After that, all the other moms and I were devastated. Not only were we sad for the sweet baby girl and her family; it was like watching our worst nightmare unfold right in front of our eyes. TJ was on ECMO at the same time when this happened, and I had just been told that Daniel was in heart failure because of his coarctation of his aorta. I almost went into a state of depression, especially when Daniel was moved to room 16 two days after that baby girl’s death. Room 16 had been synonymous with fear for weeks as the baby girl had struggled and finally died.
Even though TJ was still on ECMO, T never wavered in her strength and confidence that TJ would recover. She meticulously checked TJ’s IVs every day to make they weren’t leaking and to make sure he wasn’t forming sores. She lived at Children’s Memorial Hermann. She slept on the bench in his room almost every night. She would repeat, “TJ is coming home with me. When I leave, he is coming with me.” She never left his side. She was here 24/7. She inspired me to be strong when I was feeling scared and weak. I called my mom and told her about T, and all I could say was, “She is amazing.”
TJ successfully came off ECMO. He eventually came off the breathing tube, and was just on C-PAP. He was doing so well. T texted me a picture of TJ on Thanksgiving. We rejoiced when I told her another one of our heart moms at CMHH got to go home FINALLY after being in the hospital with her baby boy from birth to 3 months of age. T texted me, “TJ and Daniel are next!” We planned on playdates later on when the boys got older. We vowed to keep in touch. We talked about starting some kind of foundation to support other heart families up here.
Then I saw T in the hallway three days ago. She was leaned against the wall, arms crossed, eyes stormy and scared. “How’s TJ?” I asked. She replied, “TJ had to be re-intubated. He developed an arrhythmia tonight.” By this time, Daniel had had to be re-intubated twice, so I figured they would figure out what was going on with TJ and get him back on the path to healing.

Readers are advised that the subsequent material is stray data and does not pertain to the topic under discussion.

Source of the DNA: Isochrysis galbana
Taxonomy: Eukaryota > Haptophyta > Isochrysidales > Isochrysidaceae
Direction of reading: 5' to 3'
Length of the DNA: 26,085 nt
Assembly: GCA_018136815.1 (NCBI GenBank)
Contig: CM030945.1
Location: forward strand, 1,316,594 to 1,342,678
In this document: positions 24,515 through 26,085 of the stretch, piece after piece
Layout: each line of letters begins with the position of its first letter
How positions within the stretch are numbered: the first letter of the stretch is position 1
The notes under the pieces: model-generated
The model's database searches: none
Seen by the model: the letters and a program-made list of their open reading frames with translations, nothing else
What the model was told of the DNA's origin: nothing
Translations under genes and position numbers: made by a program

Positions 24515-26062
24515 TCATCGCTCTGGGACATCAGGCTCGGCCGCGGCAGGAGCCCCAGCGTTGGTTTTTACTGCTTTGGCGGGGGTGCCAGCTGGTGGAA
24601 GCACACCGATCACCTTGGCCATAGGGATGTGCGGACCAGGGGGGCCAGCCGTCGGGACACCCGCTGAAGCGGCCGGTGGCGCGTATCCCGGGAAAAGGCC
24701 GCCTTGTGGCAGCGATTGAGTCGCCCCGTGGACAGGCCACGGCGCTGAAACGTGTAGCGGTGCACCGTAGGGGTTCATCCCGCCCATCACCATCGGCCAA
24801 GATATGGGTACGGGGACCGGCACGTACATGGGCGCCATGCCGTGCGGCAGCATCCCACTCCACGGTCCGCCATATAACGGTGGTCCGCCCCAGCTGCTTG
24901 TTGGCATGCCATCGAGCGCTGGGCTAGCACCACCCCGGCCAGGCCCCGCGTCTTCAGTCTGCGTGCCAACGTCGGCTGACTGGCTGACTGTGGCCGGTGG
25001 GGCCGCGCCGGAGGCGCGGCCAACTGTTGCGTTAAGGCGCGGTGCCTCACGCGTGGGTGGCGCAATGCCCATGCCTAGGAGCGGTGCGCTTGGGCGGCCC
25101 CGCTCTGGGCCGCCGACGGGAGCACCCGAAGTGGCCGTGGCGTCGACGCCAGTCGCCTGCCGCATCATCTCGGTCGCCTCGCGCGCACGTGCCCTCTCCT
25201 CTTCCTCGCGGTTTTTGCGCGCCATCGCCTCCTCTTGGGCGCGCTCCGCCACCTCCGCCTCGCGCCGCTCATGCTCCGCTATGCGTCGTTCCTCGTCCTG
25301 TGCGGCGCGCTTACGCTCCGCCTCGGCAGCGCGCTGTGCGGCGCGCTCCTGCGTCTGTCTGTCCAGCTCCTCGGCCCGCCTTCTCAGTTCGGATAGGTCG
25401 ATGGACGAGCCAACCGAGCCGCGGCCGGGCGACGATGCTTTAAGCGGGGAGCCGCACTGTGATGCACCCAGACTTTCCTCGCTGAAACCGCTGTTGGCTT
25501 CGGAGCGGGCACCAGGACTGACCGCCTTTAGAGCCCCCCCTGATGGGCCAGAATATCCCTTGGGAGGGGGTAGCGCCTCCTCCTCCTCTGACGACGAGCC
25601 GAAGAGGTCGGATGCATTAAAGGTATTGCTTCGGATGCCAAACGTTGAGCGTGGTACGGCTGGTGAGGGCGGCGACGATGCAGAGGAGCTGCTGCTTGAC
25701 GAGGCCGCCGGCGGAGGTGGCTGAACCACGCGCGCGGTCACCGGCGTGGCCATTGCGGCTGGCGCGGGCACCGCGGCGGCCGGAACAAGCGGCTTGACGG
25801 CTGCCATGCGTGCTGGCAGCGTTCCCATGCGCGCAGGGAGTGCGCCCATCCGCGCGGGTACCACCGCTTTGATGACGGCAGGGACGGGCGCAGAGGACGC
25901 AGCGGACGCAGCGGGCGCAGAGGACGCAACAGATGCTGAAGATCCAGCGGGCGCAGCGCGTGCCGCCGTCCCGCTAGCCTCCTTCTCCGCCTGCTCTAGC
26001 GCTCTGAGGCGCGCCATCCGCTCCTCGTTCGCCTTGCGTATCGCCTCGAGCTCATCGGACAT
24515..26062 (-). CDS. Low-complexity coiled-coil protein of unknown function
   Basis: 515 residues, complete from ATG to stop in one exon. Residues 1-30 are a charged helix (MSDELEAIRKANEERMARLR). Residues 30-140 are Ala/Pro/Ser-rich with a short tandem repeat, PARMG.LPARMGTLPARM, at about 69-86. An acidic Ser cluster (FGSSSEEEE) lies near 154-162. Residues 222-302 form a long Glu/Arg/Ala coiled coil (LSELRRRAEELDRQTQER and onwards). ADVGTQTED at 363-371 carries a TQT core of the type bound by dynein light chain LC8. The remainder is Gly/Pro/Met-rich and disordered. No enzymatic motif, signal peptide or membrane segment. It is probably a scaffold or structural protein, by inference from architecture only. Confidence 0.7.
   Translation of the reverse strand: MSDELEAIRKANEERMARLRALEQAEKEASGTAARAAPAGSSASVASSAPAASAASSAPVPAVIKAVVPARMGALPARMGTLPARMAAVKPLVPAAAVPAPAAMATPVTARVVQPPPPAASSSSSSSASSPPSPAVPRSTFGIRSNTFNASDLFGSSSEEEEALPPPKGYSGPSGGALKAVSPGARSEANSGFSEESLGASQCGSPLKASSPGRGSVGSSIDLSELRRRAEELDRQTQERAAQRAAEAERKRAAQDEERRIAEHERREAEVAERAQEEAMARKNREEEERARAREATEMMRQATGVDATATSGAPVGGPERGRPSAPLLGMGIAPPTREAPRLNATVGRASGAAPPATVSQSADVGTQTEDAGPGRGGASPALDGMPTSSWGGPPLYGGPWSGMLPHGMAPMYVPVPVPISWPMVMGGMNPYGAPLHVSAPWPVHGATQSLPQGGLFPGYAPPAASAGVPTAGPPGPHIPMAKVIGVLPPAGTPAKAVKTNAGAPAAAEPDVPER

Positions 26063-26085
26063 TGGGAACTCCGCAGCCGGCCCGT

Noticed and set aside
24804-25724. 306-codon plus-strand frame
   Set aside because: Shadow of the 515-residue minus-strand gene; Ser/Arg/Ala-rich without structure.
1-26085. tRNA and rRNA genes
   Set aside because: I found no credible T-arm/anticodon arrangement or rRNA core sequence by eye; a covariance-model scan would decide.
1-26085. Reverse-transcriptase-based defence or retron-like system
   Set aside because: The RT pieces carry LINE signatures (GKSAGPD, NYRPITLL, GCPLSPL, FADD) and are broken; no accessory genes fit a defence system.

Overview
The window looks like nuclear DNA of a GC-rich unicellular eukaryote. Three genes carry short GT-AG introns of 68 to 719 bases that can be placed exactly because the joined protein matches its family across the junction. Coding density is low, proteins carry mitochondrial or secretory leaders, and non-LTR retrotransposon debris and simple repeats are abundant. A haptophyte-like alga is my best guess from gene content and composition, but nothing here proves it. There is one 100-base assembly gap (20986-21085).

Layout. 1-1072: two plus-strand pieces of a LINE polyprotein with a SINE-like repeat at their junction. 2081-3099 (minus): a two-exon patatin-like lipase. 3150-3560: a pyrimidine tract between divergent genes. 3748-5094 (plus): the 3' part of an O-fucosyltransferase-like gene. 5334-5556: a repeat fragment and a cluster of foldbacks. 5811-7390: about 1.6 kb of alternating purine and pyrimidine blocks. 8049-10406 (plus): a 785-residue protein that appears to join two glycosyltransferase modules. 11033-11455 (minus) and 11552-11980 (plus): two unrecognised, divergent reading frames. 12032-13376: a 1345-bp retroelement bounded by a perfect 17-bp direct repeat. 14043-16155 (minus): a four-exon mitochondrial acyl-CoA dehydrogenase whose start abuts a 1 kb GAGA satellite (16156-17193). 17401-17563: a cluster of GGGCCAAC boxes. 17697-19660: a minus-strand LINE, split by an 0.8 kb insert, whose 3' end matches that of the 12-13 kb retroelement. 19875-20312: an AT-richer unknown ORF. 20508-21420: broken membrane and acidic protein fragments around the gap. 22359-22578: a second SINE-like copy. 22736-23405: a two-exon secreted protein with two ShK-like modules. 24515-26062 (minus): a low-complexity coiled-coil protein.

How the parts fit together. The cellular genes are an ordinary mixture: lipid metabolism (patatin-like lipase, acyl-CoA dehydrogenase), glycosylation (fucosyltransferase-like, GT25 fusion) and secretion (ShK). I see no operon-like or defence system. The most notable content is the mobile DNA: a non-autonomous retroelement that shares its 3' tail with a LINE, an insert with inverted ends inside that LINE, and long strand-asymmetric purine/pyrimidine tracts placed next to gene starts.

The next day, I texted T and asked how TJ was doing. She said he had had a rough night, and he had started swelling up really bad. She said the surgeons were meeting right then to discuss him. At this news, I was filled with anxiety. It was almost unreal. How could this be happening? Why TJ? Why T?
A few hours later, I heard another parent say, “There’s a crisis in 4.” When I walked by her room, all the doctors were gathered around. Later in the day, the door was closed, and no vital signs were on the screen outside his door.
I don’t know why this has to happen to these precious babies. I will never forget you, TJ. I never met him, but I got to know him through the heart of his mother. You have touched my life forever. I will never forget what an amazing heart warrior he was or his incredible mother who fought beside him.
Please pray for T. Pray for comfort and peace.
“After you have suffered a little while, the God of all grace, who has called you to his eternal glory in Christ, will himself restore, confirm, strengthen, and establish you. To him be the dominion forever and ever. Amen.” (1 Peter 5:10)
***This art is by a social worker here in the hospital. Right after I published this blog, Daniel started withdrawing from the fentanyl, and his heart rate climbed to 197 with a fever of 101.9. It was really scary, especially as I had just spent time writing this blog post. The social worker was in the room at the time. After the moment passed, I gave her the link to this post so she could understand my head space during the withdrawal moment. She came back later and said she had read it and had created this for me in response to both reading it and seeing me hold Daniel earlier. I am touched beyond words. 💗